I want to take a step back and highlight that this the annexation of Crimea or even the occupation in the eastern Donbas region of Ukraine is not the … those are not the only the only instances where Russia has gone in and contained certain geographic areas within the region. I think a lot of folks maybe are not aware, but for instance, the annexed regions in Georgia, specifically Abkhazia and South Ossetia and then Nagorno-Karabakh region of Azerbaijan, and then the trends in this region of Moldova.

And this is in addition to what we saw in Ukraine. So more has gone on than I think maybe a lot of folks realize. Another area that I think Russia is very effective at using malign legal operations is to, like I mentioned before, shaping legitimacy. So and this is truly effective because I think when you call into question the legitimacy of an adversary's legal actions, whether it's true or not, it can really shape the perception of the global community of that actor.

So even just by calling into question the legality of what a country is doing can really be effective. So specifically, a way that Russia has done this in the past is they make claims so they'll file Interpol red notices—these are essentially international arrest warrants—that are carried out by Interpol, and they'll use this tactic to target dissidents.

They'll also use it as a basis for extradition to get folks back over to Russia where they can have legal control over them. Another area is lawsuits, both defamation lawsuits against journalists, critics, dissidents, researchers. Basically any person out there that they feel is a threat to the to the Kremlin. And also human rights claims by violations of human rights.

So claims have been filed against Ukraine for many years as a form of antagonizing or sort of destabilizing. And the fact that it may or may not be true is kind of irrelevant in this case. These are just very effective tax tactics that sort of unsettle the target of who they're targeting. Accusations are another. And again, even sort of that perception of impropriety that comes from an accusation can have some devastating effects on the sort of standing of the of the country that's being targeted.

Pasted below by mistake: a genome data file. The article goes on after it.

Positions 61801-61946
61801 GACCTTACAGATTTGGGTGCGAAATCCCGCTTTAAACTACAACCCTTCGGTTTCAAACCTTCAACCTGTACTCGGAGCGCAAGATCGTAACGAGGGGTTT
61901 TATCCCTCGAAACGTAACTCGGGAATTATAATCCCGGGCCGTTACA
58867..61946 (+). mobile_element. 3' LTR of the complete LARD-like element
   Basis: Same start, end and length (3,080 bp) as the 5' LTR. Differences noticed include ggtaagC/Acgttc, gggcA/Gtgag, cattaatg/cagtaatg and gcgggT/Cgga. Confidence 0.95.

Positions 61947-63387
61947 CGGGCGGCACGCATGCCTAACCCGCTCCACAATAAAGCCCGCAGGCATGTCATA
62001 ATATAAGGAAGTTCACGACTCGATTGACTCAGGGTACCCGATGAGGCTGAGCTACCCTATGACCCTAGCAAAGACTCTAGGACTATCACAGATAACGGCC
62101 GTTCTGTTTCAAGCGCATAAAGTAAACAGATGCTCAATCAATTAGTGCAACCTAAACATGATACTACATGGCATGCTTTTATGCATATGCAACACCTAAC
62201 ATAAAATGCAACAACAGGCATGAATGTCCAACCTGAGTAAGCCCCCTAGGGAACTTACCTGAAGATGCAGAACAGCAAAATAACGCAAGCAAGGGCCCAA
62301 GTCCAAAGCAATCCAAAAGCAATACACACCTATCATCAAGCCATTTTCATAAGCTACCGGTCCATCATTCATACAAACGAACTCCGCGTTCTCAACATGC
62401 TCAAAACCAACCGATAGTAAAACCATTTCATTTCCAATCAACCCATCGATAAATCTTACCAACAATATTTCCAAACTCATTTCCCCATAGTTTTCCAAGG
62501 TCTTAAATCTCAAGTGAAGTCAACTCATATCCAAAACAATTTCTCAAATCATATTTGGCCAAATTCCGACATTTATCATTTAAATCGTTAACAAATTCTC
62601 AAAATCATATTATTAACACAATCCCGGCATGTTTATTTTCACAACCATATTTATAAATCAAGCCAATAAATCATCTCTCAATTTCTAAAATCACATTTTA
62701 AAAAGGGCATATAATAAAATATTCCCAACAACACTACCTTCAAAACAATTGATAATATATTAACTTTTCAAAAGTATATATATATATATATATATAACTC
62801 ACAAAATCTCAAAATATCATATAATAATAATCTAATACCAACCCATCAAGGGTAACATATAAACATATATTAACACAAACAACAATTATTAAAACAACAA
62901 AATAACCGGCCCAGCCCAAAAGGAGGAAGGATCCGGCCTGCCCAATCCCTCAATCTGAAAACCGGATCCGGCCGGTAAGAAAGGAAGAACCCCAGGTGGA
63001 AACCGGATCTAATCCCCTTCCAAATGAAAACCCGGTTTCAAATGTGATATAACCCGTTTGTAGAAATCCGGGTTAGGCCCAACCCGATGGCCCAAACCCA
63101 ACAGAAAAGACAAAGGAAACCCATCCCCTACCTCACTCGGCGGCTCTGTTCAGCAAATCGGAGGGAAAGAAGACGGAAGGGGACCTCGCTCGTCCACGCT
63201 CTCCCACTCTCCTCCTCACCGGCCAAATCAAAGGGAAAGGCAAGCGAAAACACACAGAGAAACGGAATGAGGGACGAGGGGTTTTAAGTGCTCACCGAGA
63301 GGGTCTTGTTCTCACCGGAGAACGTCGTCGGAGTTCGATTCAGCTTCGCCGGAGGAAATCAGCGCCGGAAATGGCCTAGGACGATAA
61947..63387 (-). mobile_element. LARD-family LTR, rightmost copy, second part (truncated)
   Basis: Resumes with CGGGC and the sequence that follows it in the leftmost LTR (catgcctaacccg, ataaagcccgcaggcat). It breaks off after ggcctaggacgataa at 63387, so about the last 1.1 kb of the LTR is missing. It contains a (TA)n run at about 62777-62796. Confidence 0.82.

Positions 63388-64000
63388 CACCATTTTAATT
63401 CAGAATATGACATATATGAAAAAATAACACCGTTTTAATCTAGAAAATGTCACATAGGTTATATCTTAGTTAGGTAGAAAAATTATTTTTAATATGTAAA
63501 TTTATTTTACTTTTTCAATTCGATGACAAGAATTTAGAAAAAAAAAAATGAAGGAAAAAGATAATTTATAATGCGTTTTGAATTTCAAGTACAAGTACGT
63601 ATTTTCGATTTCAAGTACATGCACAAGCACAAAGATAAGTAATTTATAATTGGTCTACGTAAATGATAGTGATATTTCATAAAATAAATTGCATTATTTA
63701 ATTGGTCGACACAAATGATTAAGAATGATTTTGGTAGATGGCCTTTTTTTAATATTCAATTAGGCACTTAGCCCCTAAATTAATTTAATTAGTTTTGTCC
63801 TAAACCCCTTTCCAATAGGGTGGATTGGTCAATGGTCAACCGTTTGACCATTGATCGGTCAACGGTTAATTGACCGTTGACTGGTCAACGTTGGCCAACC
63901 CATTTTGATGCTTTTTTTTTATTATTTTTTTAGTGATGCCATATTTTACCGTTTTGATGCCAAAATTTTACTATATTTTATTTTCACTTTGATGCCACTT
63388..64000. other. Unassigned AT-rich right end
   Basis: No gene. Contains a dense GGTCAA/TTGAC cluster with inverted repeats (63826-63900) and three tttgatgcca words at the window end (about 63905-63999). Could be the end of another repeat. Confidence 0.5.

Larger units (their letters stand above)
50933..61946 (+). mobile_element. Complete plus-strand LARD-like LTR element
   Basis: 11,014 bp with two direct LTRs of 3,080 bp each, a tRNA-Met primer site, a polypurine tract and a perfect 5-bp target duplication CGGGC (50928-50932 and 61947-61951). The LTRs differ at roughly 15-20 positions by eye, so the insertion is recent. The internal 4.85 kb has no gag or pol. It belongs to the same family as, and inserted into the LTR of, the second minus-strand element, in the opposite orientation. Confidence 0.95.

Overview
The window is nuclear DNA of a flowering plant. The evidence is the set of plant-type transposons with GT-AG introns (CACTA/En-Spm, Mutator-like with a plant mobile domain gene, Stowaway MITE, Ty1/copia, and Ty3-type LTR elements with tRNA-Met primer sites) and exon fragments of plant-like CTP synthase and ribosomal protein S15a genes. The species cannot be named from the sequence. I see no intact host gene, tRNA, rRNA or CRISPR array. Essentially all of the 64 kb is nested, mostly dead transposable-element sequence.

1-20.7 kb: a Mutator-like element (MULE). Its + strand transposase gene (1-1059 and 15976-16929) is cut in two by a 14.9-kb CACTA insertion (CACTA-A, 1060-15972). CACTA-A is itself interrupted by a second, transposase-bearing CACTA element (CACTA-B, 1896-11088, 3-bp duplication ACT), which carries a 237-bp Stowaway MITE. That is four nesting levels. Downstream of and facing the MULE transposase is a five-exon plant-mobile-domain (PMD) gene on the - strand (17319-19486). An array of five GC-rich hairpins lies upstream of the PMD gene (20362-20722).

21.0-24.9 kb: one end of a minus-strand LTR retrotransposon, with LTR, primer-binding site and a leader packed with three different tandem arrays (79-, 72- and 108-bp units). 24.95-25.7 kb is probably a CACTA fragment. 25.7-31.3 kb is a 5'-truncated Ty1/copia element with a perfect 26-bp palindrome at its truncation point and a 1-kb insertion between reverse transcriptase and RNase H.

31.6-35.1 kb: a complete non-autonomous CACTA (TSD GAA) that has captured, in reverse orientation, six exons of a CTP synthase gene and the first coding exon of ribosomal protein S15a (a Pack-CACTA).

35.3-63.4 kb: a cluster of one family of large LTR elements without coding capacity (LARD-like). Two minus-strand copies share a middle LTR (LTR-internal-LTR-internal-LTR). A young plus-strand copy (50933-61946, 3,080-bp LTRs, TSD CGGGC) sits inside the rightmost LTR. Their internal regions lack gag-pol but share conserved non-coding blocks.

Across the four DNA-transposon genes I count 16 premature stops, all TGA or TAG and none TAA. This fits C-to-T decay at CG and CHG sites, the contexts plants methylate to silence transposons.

So when their human rights are being called into question, that obviously raises the scrutiny of the international community. So Russia knows this and they know that's effective. So, for instance, in 2014, in the annexation of Crimea, one of their claims was that they were violating, violating human rights and the universal Declaration on Human Rights and violating the rights of the ethnic Russian population there.

Whether that was true or not, that was irrelevant. It was the fact that they could use that as a claim. One of the more prominent examples of successfully using accusations, at least in their mind, is the Kerch Strait incident, where they claimed that the Ukrainian navy had violated the UN Convention on the Law of the Sea. As well as a bilateral treaty designating the Sea of Azov in the Kerch Strait as shared territorial waters and the UN Convention on the Law of the Sea, or “UNCLOS,” for short, guarantees access through that strait.